Pulmonary Function Testing

Authors: Ruppel, Gregg L; Enright, Paul L

Source: Respiratory Care, Volume 57, Number 1, January 2012 , pp. 165-175(11)

Publisher: The Journal Respiratory Care Company

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Pulmonary function testing is often considered the basis for diagnosis in many categories of pulmonary disease. Although most of the testing methodologies are well established and widely employed, there are still many questions regarding how tests should be performed, how to ensure that reliable data are produced, what reference values and rules should be used, and how pulmonary function tests (PFTs) should be interpreted to best support clinical decision making. This conference was organized around a set of questions aimed at many of these issues. Each presenter was asked to address a specific topic regarding what tests should be done, how those test should be performed to answer a particular clinical question, and to relate test results to an accurate diagnosis and appropriate treatment of the patient. These topics included testing of adults and children, with concentration on important disease entities such as COPD, asthma, and unexplained dyspnea. Special emphasis was given to discussing reference values, lower limits of normal, interpretive strategies to optimize disease classification, and those factors directly affecting data quality. Established techniques for spirometry, lung volumes, diffusing capacity, exercise testing, and bronchial challenges were compared and contrasted with new technologies, and with technologies that might be part of pulmonary function laboratories in the near future.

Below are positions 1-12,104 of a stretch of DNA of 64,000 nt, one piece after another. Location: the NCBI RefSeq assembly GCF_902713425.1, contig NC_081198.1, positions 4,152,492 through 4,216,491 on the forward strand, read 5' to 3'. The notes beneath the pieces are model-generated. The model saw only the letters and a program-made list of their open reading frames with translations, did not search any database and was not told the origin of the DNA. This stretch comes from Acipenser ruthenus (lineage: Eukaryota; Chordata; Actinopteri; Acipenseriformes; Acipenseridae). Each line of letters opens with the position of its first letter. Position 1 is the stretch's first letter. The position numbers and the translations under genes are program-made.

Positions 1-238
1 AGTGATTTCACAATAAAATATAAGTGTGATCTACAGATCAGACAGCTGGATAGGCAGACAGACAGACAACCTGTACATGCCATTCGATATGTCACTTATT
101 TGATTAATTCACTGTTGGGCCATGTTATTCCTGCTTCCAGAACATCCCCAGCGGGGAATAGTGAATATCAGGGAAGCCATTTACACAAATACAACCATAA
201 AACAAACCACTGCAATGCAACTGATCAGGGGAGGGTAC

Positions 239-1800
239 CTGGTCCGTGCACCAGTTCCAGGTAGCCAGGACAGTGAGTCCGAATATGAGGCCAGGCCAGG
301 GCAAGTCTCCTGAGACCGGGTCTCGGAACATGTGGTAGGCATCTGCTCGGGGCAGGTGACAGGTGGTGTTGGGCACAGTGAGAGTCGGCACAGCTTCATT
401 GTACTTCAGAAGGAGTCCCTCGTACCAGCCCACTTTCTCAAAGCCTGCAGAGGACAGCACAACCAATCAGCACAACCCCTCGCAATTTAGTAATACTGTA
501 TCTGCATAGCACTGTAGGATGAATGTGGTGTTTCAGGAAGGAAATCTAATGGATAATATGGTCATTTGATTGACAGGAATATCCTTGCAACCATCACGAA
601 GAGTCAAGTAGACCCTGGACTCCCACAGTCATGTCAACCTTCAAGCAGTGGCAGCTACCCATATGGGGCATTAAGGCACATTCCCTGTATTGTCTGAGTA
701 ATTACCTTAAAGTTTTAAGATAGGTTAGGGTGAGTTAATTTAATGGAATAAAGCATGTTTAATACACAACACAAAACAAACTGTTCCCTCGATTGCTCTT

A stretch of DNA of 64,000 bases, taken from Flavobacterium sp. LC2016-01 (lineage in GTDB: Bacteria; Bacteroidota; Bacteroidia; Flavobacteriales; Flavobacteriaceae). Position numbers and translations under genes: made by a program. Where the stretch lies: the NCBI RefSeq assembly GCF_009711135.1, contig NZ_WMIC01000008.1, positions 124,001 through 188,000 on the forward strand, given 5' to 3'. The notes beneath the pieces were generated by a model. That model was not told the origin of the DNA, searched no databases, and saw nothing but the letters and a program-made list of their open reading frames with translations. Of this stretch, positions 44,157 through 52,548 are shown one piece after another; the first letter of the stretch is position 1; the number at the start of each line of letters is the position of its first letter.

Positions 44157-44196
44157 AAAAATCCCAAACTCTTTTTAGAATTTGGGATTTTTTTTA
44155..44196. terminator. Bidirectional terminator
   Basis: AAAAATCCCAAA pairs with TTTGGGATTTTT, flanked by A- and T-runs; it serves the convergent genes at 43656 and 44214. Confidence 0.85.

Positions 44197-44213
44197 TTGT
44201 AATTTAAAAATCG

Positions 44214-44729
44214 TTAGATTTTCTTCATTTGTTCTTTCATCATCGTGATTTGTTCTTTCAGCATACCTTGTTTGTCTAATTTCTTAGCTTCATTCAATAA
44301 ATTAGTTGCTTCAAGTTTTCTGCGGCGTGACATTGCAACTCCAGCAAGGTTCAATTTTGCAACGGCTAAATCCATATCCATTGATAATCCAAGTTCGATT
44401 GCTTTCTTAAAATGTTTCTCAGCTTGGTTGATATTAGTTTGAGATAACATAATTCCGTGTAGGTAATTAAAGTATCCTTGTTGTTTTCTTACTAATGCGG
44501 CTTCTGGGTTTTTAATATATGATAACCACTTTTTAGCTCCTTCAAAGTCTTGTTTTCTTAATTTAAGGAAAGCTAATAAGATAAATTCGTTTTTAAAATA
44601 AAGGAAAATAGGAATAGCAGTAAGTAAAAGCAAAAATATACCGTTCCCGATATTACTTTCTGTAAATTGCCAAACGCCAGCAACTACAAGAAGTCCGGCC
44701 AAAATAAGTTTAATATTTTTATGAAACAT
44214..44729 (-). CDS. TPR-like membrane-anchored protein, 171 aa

Keywords: pulmonary function testing

Document Type: Research Article

DOI: http://dx.doi.org/10.4187/respcare.01640

Affiliations: Department of Pulmonary, Critical Care, Sleep Medicine, Saint Louis University Hospital, Saint Louis, Missouri, USA

Publication date: January 1, 2012

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